Leuchter Arrested in London
"Thoughtcrime does not entail death: thoughtcrime IS death."
American gas chamber expert Fred A. Leuchter Jr. was detained by British police at a private meeting in London on November 15, and held illegally overnight in a cold cell before being kicked out of the country.
Leuchter and his wife legally entered the United Kingdom at Dover, England, on November 11. Crossing the Channel from Calais, France, Leuchter dutifully presented his passport to a British customs official. Not finding his name on the listing of "undesirable" persons, the official put an entry stamp in the visitor's passport and permitted Leuchter and his wife to enter the country.
Leuchter was to speak at a meeting organized by David Irving – the first Revisionist conference ever held in Britain. Fred Leuchter is the author of the now famous "The Leuchter Report: The First Forensic Examination of Auschwitz." Numerous threats were made by Zionist-Jewish activists who had announced that they would use violence to prevent any such assembly.
Irving opened the private meeting, which was held in London's Old Chelsea Town Hall. French professor Dr. Robert Faurisson spoke next, citing numerous reasons why the stories of the mass extermination gas chambers at Auschwitz and other camps are simply not possible.
When Leuchter stepped to the podium at about 9:00 p.m., the enthusiastic audience of about 350 gave the courageous American a standing ovation. He had spoken for just a few minutes when a policeman whispered from the side, "Can I have a word with you, sir?" Irving then rose to explain, "We'll have a five-minute pause while Mr. Leuchter speaks to a certain gentleman."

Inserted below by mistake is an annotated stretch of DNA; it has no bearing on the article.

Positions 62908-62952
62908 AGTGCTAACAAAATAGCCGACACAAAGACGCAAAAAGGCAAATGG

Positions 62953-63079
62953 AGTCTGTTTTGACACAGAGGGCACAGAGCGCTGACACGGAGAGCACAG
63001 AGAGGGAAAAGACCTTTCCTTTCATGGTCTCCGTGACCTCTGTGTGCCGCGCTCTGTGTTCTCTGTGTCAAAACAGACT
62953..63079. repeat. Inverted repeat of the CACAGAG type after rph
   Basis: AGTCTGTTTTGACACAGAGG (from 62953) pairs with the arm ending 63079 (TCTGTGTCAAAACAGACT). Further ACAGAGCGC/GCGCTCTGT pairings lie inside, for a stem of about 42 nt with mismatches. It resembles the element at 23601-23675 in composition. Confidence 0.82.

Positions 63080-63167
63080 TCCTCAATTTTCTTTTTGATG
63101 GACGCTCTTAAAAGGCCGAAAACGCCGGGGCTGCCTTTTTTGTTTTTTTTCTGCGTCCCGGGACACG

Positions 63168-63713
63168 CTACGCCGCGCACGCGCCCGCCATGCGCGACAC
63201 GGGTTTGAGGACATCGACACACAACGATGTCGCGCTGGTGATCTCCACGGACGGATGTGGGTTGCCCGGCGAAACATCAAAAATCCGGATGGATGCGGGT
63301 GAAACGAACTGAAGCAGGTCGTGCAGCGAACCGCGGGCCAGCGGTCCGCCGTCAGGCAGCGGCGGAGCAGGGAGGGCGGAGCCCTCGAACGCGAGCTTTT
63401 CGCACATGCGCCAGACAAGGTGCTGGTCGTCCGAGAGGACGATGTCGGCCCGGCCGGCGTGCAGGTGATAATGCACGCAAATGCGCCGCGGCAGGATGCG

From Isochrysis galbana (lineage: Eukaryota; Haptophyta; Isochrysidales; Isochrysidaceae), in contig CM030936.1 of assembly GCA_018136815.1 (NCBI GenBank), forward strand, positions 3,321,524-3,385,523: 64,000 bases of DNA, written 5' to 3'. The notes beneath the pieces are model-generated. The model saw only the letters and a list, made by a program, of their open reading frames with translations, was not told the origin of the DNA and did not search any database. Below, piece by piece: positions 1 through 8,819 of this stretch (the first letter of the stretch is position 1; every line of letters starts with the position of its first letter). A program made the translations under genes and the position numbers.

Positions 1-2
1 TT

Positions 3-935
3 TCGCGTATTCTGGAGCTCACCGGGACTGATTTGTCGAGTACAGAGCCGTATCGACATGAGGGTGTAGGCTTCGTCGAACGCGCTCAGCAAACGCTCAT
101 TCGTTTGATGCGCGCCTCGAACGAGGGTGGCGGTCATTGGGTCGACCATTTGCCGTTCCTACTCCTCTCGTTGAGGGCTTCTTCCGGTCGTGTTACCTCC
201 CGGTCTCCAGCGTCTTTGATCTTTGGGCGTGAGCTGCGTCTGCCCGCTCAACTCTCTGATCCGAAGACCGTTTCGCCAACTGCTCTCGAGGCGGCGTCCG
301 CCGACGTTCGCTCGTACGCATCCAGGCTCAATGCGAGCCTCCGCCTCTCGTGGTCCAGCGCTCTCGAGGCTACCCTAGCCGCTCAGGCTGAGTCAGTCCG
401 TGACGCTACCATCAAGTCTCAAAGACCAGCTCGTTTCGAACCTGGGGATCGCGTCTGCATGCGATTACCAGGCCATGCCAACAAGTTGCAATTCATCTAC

Seeing that the authorities obviously wanted more than just "a word" with the guest, the audience broke into chants of "Freedom of Speech! Freedom of Speech!" as police took him away through a side entrance. Chief Inspector Philip Selwood dryly explained the situation to the press: "A gentleman by the name of Fred Leuchter has been made subject of an exclusion order to this country, and in order to resolve the matter a gentleman who goes by that name has agreed to come to the police station."
Selwood acknowledged that Leuchter had not broken any law, and told him that even if the Home Secretary declared that he was in the country illegally, the American would be permitted to leave because he had made clear his intention to depart and had the financial means to do so.
After being held for three hours in "investigative custody" at the police station, word came "from very high up" that Leuchter was to be arrested. He was formally arrested at midnight, but was never charged. He was then held for 14 hours in an almost freezing jail cell (40 degrees F.) with common criminals.
Leuchter's detention for about 21 hours altogether was a violation of international law, because he was held without charge in spite of his repeated request that, as a foreign citizen holding a departure flight ticket, he be permitted to leave the country.
The U.S. embassy in London refused to intervene in the case. Normally even the most notorious criminal can expect an official of the consular section of the U.S. embassy to intervene to insure that a detained American citizen is treated according to law.
A formal statement protesting Leuchter's "inhumane, unjust and undemocratic" treatment had been made to the U.S. State Department, the British ambassador in Washington, and the United Nations Commission on Human Rights.
Adapted from: IHR Newsletter Feb. 1992 No.85, PO Box 2739, Newport Beach, CA 92659.
Additional information about this document
|Title:||Leuchter Arrested in London, ThoughtCrime: 11/15/91|
|Sources:||IHR Newsletter Feb. 1992 No. 85|
|First posted on CODOH:||June 29, 1996, 7 p.m.|